# Constructing a Maclaurin Series

## Key Questions

• f(x)=coshx=sum_{n=0}^infty{x^{2n}}/{(2n)!}

Let us look at some details.

e^x=sum_{n=0}^infty x^n/{n!}

and

e^{-x}=sum_{n=0}^infty {(-x)^n}/{n!},

so we have

$f \left(x\right) = \cosh x = \frac{1}{2} \left({e}^{x} + {e}^{- x}\right)$

=1/2(sum_{n=0}^infty x^n/{n!}+sum_{n=0}^infty (-x)^n/{n!})

=1/2sum_{n=0}^infty( x^n/{n!}+(-x)^n/{n!})

since terms are zero when $n$ is odd,

=1/2sum_{n=0}^infty{2x^{2n}}/{(2n)!}

by cancelling out $2$'s,

=sum_{n=0}^infty{x^{2n}}/{(2n)!}

• The MacLaurin series of a function $f$ is a power series of the form:

${\sum}_{n = 0}^{\infty} {a}_{n} {x}^{n}$

With the coefficients ${a}_{n}$ given by the relation

a_n=(f^((n))(0))/(n!),

where ${f}^{\left(n\right)} \left(0\right)$ is the $n$th derivative of $f \left(x\right)$ evaluated at $x = 0$.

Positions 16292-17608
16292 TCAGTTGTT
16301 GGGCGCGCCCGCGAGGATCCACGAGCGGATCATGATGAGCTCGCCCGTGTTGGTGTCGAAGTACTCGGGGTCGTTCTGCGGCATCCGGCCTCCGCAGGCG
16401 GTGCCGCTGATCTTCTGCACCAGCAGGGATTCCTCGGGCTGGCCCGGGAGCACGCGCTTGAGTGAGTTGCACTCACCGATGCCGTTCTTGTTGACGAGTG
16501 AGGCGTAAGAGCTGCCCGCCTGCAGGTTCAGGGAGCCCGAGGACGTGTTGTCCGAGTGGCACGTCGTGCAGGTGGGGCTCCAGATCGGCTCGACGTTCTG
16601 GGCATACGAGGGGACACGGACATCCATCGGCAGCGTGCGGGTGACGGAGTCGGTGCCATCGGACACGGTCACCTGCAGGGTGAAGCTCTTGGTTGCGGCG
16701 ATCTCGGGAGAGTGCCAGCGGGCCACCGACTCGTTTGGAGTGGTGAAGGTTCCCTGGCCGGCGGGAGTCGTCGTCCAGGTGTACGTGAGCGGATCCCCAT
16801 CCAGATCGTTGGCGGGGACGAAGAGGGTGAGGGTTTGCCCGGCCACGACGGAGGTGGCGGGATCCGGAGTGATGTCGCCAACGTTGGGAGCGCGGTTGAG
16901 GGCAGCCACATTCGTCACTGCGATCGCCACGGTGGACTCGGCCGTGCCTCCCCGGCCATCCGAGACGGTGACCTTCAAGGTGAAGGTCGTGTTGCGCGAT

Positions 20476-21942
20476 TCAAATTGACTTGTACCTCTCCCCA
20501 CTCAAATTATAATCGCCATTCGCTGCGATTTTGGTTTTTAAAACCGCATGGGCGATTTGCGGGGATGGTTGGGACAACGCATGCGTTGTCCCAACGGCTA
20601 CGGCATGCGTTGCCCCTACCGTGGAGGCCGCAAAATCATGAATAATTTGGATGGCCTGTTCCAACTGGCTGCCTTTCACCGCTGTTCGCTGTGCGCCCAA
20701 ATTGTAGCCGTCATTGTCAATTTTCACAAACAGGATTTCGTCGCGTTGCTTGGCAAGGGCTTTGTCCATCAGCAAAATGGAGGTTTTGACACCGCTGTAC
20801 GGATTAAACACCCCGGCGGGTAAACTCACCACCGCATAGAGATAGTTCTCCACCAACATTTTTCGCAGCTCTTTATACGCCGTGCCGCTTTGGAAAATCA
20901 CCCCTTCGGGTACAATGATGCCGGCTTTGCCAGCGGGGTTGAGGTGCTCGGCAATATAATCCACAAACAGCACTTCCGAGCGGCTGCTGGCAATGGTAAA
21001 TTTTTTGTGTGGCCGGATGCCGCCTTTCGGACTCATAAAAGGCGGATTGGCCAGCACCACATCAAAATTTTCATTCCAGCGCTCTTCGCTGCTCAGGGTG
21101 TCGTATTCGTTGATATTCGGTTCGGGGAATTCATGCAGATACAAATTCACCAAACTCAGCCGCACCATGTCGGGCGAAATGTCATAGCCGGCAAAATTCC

Therefore,

f^((n))(0)=a_n n!

This reasoning can be extended to Taylor series around ${x}_{0}$, of the form:

${\sum}_{n = 0}^{\infty} {c}_{n} {\left(x - {x}_{0}\right)}^{n}$

With the relation

f^((n))(x_0)=c_n n!

It's important to emphasize that the function $n$th derivative of $f$ (that is, ${f}^{\left(n\right)} \left(x\right)$) cannot be obtained directly from the Taylor/MacLaurin series (only it's value on the point around wich the series is constructed).